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Cignal Finder 45-Pathway Reporter Arrays (CCA-901, Qiagen, Hilden, Germany) were used according to the manufacturer’s instructions to identify potential pathways regulated by SARS-CoV-2. Briefly, HPAEpiCs were reverse transfected with firefly luciferase reporter constructs containing response elements for the indicated pathways, and with control Renilla luciferase constructs for 24 hr. Cells were then pretreated with colchicine for 2 hr and incubated with SARS-CoV-2 for 24 hr. Luciferase activities of the cells were then measured using a dual-luciferase reporter assay system (E1910, Promega) on a fluorescent microplate reader (Molecular Devices Inc). Reporter luciferase activity was normalized to Renilla luciferase activity for each sample. All experiments were performed with three biological replicates.

Immunofluorescence

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Cells were fixed with 4% paraformaldehyde (PFA) for 10 min at room temperature. Paraformaldehyde-fixed, paraffin-embedded tissue samples was cut into 4 μm slices and adhered to frosted glass slides. After washing with PBS and treating with PBS containing 0.1% Triton X-100 for 15 min, the sections and cells were permeabilized and blocked with 0.1% Tween-20 in PBS (PBST) containing 5% FBS for 90 min at room temperature. The cells were immunostained with anti-ACE2 (ab15348, 1:500, Abcam), anti-SP1 (T453) (ab59257, 1:500, Abcam), or anti-HNF4α antibodies (3113, 1:1 000, Cell Signaling Technology) overnight at 4 °C. The tissue sections were immunostained with anti-ACE2 (GB11267, 1:200, Servicebio, Wuhan, China) or anti-SARS-CoV-2-N antibodies (40143-MM05, 1:500, SinoBiological, Beijing, China) overnight at 4 °C. After washing three times with 0.1% Tween-20 in PBS (PBST), the cells were incubated with Alexa Fluor 594 anti-rabbit IgG (H+L) (A-21207, 1:200, ThermoFisher Scientific), Cy3 conjugated goat anti-mouse IgG (H+L) (GB21301, 1:300, Servicebio), or Alexa Fluor 488-conjugated goat anti-rabbit IgG (H+L) (GB25303, 1:500, Servicebio) at room temperature for 1 hr. After staining with primary antibodies, nuclei were counterstained with 4’,6-diamidino-2-phenylindole (DAPI). Images were acquired using a Zeiss Axioskop 2 plus fluorescence microscope (Carl Zeiss, Jena, Germany).

Luciferase reporter assay

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The HPAEpiCs were co-transfected at a density of 3×103 with pRL-SV40 vector and phACE2-promoter-TA-luc (D2488, Beyotime) using Lipofectamine 3000 reagent (L3000015, Invitrogen). After 48 hr of transfection, luciferase activity was measured using the dual‐luciferase reporter assay system (E1910, Promega, Shanghai, China) on a fluorescent microplate reader (Molecular Devices Inc, Sunnyvale, CA, USA). The ratio of firefly luciferase to Renilla luciferase was calculated for each experiment and averaged from three replicates. All experiments were performed with three biological replicates.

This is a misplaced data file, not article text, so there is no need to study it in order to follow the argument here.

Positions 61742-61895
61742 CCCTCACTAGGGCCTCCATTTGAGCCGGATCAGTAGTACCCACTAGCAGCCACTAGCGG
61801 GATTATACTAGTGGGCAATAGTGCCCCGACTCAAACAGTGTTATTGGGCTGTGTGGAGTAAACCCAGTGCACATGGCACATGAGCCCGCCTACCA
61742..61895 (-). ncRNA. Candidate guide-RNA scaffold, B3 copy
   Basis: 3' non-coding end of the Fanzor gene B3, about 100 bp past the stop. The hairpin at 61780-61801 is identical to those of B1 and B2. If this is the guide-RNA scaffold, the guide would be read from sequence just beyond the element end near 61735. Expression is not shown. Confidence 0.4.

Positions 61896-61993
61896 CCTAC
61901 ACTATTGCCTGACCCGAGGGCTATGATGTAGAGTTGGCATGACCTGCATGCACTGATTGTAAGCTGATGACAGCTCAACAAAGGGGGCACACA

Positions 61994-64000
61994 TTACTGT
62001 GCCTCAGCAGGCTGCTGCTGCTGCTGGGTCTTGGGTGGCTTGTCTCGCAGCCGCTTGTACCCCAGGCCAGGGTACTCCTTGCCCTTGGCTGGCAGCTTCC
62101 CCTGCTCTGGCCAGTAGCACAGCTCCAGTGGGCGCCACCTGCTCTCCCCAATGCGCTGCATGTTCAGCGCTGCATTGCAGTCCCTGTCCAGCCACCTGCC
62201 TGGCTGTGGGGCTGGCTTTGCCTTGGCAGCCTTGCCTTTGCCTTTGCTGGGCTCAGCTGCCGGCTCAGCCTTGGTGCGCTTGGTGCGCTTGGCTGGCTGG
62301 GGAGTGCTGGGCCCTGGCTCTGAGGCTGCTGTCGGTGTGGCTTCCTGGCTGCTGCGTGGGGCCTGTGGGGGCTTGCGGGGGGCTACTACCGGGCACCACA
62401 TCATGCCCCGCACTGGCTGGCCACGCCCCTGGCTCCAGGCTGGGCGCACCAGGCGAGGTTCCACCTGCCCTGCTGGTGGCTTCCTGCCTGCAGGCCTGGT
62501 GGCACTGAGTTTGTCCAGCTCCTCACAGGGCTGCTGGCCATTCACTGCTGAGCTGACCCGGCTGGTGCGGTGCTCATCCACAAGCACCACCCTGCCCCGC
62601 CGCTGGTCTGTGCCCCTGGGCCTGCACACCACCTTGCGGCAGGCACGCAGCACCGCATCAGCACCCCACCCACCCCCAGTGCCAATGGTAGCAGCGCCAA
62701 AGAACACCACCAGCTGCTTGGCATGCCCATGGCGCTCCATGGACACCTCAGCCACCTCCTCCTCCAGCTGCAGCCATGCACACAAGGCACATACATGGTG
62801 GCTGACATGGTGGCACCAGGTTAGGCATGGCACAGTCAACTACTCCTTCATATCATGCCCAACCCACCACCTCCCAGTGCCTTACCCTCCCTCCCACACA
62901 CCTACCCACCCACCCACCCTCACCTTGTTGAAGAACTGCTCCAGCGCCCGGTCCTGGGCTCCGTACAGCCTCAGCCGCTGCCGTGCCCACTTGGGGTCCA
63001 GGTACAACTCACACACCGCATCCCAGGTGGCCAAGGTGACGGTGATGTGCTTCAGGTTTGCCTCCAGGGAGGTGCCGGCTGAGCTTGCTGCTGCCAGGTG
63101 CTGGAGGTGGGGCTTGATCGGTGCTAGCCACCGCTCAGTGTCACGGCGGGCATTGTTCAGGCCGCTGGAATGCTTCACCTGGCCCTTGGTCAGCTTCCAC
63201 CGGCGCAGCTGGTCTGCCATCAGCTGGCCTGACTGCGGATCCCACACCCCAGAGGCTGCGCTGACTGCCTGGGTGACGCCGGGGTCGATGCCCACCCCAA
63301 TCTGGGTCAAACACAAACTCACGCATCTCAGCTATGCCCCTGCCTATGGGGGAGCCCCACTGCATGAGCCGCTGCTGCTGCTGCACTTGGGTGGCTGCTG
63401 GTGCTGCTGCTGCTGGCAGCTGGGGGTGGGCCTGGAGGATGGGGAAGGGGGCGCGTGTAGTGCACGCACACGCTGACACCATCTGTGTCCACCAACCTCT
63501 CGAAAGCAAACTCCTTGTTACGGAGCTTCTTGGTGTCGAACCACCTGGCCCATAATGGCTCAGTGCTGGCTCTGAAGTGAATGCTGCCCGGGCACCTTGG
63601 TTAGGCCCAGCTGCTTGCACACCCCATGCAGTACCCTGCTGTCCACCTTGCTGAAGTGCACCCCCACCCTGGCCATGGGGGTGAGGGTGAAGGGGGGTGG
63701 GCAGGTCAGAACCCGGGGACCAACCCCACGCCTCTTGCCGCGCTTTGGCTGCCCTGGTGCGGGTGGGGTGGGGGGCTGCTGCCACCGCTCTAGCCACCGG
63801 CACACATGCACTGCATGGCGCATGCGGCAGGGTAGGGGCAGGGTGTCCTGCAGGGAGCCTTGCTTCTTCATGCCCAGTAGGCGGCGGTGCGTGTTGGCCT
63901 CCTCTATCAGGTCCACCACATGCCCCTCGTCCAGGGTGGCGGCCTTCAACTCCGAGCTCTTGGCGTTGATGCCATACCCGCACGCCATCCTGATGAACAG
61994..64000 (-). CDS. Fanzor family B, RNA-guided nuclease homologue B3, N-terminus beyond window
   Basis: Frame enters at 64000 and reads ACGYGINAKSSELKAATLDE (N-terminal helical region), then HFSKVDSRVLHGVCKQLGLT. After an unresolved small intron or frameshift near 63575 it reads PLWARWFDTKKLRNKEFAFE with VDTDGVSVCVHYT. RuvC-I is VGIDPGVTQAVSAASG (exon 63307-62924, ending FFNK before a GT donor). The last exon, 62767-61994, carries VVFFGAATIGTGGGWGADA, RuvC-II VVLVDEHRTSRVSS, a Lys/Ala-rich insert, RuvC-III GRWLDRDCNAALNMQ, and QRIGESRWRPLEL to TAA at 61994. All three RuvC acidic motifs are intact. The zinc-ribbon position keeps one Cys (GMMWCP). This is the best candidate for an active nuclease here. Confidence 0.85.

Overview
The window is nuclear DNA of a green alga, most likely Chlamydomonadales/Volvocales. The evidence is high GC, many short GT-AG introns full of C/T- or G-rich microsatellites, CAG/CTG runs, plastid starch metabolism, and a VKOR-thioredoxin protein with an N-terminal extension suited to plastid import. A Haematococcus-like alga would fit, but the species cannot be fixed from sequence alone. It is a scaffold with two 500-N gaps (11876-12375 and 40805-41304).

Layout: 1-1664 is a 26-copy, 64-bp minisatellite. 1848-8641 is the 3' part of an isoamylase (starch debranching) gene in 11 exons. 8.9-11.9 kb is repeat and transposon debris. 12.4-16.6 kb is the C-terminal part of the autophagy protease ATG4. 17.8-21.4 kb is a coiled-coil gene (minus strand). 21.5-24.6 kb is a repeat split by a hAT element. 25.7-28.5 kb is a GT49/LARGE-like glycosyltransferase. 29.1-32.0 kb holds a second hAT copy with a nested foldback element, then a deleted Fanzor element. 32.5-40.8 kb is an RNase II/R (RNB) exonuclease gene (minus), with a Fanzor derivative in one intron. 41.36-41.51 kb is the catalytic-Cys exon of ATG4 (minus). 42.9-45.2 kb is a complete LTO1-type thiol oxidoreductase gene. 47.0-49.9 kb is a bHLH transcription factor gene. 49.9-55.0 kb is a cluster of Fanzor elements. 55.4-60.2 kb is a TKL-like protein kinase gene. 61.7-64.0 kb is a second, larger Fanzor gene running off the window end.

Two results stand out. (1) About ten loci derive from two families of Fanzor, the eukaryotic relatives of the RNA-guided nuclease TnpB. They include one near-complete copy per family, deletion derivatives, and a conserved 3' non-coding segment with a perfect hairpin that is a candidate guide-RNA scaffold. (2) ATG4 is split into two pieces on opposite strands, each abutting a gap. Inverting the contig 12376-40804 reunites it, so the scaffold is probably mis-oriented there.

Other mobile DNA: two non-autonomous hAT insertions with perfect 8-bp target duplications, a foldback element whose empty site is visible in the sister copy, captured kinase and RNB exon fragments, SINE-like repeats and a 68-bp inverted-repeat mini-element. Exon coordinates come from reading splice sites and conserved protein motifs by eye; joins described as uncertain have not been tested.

Transcription factor binding motif enrichment

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The ACE2 promoter sequence (1 500 bp upstream of TSS) was extracted from the NCBI database. The DNA-binding motifs of transcription factors estrogen receptor GATA6, HNF4α, NF-κB, and SP1 were obtained from the JASPAR CORE database (genereg.net). MEME Suite (meme-suite.org) was used to determine the enrichment of the transcription factor motifs and binding sites in the ACE2 promoter sequence (Bailey et al., 2015). FIMO analysis was performed using stringent criteria, including p<1E-4 and a maximum of two mismatched residues.

ChIP-qPCR

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ChIP was performed as described previously (Tao et al., 2016) using a ChIP assay kit (P2078, Beyotime) following the manufacturer’s directions. After crosslinking with formaldehyde, the chromatin solutions were sonicated and incubated with anti-SP1 (9389, 1:100, Cell Signaling Technology) and anti-HNF4α (ab181604, 1:100, Abcam) antibodies and control IgG, then rotated overnight at 4 °C, respectively. After purification using a DNA purification kit (BioTeke Corp.), the immunoprecipitated DNA was detected for PCR analysis. All ChIP-qPCR experiments were performed with three biological replicates.

RNA interference for cells

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All chemically synthesized siRNAs were obtained from the Gene-Pharma Corporation (Shanghai, China). To silence HNF4α, SP1, or AKT expression by siRNA, HPAEpiCs were seeded at a density of 5×105 cells/well in six-well plates containing complete culture medium. After 24 hr, the cells were transiently transfected with 100 nM of siRNAs using Lipofectamine 3000 (L3000015, Invitrogen, Beijing, China). Gene silencing efficiency was confirmed by RT-qPCR at 48 hr post-transfection. The following siRNAs were used (sense strand sequences): HNF4α, 5’-GUC AUC GUU GCC AAC ACA AUG-3’; SP1, 5’-CUC CAA GGC CUG GCU AAU AAU-3’; AKT, 5’-CGC GUG ACC AUG AAC GAG UUU-3’; negative control, 5’-UUC UCC GAA CGU GUC ACG UUU-3’.